Electricity is a secondary power source, and its generation from primary sources creates environmental issues. The type and extent of these issues depends on the primary source and the technology used to generate the electricity. The generation of electricity using steam creates issues with wasted heat and water use, and is not as efficient as some of the newer technologies integrating highly efficient combined cycle turbines and cogeneration. The use of gas turbines is more efficient and cost effective, however the dependence on a fossil fuel remains a climate change concern in the absence of carbon capture or sequestration. Many of the newer technologies, especially those that concentrate on the use of renewable resources and engineering gains to reduce fuel consumption, show promise. The advancement of alternative strategies to produce electricity, mainly wind and solar have shown increasing cost competitiveness while presenting an alternate, more sustainable, energy pathway.
There is hope in our energy future, driven by new technologies and the efficiency gains from advancement in science and engineering. Our present and growing electrical energy use need not be a prominent factor in compromising our environmental future. In the words of Bertolt Brecht, the twentieth century German writer, “Because things are the way they are, things will not stay the way they are.”
Electricity is more than just flipping the switch. Every time we use an electrical appliance, or turn on the lights, we use a primary source of energy, usually one of the fossil fuels, to provide our electrical energy needs. Since none of these translations from one energy form to another is completely efficient, our final use costs us more than is immediately apparent.
Since most of our electricity is generated through the combustion of fossil fuels, we are lighting our way out of the darkness by burning the condensed wealth of the past. Our understanding of the real costs of electricity and the energy science and engineering that delivers it, advances our understanding of energy sustainability.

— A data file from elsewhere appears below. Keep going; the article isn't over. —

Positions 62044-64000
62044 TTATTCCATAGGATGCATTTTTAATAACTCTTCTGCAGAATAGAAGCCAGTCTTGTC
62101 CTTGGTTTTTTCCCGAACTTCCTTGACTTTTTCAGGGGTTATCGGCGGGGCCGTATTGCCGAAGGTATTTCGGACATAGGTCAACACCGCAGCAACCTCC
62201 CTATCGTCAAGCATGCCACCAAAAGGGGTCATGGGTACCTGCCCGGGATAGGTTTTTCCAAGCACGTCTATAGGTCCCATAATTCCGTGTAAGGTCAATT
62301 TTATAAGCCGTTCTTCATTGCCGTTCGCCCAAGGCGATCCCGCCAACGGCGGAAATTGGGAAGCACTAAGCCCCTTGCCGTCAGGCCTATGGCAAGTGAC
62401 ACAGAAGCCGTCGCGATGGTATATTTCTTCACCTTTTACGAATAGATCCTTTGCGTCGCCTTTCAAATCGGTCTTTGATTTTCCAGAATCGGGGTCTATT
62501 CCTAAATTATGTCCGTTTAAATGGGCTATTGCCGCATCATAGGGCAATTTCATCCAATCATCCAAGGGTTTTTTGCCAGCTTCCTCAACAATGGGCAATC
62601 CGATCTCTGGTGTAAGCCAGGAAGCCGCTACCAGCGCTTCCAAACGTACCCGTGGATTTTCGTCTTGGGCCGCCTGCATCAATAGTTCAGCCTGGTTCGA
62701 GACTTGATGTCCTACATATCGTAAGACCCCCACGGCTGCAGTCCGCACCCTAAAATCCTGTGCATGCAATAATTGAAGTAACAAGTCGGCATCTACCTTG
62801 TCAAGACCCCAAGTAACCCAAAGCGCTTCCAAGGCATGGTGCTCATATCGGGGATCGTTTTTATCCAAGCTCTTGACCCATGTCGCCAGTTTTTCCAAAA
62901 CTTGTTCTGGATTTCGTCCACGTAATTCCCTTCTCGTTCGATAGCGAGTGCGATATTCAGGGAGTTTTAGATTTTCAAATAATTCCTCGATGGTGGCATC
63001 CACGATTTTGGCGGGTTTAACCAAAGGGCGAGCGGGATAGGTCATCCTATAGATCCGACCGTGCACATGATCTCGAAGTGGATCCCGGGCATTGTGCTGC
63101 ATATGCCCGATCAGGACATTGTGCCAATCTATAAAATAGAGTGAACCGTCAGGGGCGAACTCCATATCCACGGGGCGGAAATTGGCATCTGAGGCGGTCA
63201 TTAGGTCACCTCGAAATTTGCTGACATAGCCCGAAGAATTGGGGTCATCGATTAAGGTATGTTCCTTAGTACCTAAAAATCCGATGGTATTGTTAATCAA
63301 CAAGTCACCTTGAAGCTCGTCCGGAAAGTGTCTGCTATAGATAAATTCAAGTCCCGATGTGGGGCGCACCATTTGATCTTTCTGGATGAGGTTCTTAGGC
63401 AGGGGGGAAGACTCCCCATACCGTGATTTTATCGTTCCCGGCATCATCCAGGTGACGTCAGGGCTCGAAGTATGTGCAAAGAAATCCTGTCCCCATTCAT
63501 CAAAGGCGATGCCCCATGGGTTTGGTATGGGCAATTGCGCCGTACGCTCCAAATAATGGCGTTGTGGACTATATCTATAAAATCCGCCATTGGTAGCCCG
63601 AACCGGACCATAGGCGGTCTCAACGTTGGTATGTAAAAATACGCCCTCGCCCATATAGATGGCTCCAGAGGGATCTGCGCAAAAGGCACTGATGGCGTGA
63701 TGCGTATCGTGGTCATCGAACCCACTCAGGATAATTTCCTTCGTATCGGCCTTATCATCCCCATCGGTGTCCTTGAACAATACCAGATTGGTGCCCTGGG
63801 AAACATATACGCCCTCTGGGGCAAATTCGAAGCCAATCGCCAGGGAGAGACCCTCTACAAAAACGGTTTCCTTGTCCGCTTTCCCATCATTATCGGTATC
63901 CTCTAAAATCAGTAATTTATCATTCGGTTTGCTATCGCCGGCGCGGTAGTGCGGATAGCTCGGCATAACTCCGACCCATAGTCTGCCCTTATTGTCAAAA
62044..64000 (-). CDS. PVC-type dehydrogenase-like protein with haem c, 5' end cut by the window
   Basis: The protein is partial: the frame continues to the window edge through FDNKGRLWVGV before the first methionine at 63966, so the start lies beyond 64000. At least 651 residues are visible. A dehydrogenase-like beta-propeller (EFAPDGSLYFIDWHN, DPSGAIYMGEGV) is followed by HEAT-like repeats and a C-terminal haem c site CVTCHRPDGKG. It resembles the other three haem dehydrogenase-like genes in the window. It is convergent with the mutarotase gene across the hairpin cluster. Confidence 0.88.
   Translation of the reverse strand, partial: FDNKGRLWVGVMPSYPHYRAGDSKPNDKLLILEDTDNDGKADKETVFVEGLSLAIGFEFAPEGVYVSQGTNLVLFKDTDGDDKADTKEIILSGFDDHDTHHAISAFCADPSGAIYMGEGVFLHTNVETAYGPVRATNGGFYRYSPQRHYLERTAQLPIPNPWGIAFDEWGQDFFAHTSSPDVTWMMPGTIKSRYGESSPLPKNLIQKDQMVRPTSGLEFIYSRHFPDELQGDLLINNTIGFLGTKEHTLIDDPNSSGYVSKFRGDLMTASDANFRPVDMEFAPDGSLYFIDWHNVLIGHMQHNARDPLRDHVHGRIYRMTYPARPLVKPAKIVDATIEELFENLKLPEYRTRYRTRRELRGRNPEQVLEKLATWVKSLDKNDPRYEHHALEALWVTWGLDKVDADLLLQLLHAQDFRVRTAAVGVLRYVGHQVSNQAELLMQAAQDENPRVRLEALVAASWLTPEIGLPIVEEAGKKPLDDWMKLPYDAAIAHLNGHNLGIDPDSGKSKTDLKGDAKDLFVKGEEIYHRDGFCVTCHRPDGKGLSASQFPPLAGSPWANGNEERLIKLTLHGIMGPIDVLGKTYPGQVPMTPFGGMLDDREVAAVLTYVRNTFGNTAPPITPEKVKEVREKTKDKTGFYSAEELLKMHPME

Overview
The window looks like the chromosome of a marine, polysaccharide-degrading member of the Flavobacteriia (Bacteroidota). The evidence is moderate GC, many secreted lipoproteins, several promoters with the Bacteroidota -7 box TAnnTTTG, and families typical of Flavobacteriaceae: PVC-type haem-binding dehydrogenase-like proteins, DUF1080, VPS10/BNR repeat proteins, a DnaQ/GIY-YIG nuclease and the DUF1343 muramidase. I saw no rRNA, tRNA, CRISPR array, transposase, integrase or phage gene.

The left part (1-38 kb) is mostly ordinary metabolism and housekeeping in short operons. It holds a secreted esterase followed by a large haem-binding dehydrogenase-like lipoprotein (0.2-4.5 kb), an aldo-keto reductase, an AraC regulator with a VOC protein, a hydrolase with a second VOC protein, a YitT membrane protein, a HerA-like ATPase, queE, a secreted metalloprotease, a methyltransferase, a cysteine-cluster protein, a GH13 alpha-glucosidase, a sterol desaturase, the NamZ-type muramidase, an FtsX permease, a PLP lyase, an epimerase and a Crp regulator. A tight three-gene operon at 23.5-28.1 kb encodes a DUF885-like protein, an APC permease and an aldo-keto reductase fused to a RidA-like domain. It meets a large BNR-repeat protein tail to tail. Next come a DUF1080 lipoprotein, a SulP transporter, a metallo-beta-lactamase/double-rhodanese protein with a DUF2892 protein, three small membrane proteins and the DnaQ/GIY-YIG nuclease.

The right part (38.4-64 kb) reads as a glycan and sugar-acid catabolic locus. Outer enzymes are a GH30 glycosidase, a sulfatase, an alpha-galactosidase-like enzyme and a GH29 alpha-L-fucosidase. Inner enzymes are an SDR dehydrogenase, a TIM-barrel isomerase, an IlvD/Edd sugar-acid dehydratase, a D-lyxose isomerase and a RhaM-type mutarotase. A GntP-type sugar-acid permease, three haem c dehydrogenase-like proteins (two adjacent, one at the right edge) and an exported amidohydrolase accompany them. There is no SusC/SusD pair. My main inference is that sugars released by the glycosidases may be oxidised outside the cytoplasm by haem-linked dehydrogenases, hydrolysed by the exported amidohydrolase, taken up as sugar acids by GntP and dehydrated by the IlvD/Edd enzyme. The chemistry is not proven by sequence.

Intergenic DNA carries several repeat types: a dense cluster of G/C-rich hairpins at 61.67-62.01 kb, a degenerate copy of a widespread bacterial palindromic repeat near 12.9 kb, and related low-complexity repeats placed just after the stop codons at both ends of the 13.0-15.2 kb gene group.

Although we get most of our electricity from fossil fuels, the fastest growing alternatives are wind and solar. Our present average energy conversion efficiency is about 35% and new approaches to electricity generation such as combined cycle plants and cogeneration can yield significant gains. Leveraging advances in science and engineering, investment in infrastructure and increased consumer understanding will contain costs and conserve resources.
We can shape of our energy future to one that is efficient, affordable, renewable, and carbon neutral, if we have the wisdom, knowledge and will to do it. Our study of what goes on beyond the light switch is key to our sustainable energy future.
The complexities of measuring sustainability developments are countered by the usefulness of the information and positive results that can be achieved. We value what we measure. Measuring adds to the valuing of our concerns and an understanding of where our energies for a more sustainable future should be placed. Development of a reliable system of markers and indicators of sustainability has shown the ability to improve quality of life and quality of the environment. To effect change, we have to know what to change, and by how much. We have to be able to better understand the complex systems that dominate nature and societies, and these markers can help in that understanding.
Measuring allows for accommodation of scale. Worldwide problems are aggregations of individual and community behaviors, that have become globalized in their practice and impacts. Measuring provides a mirror of ourselves, and in that refection we can often see the opportunity for a better path …one that takes a foothold in the future while we live in the present. We do have choices, as individuals, as communities, as nations. We need to be smart in the choices we make, and measuring our world can only make us smarter.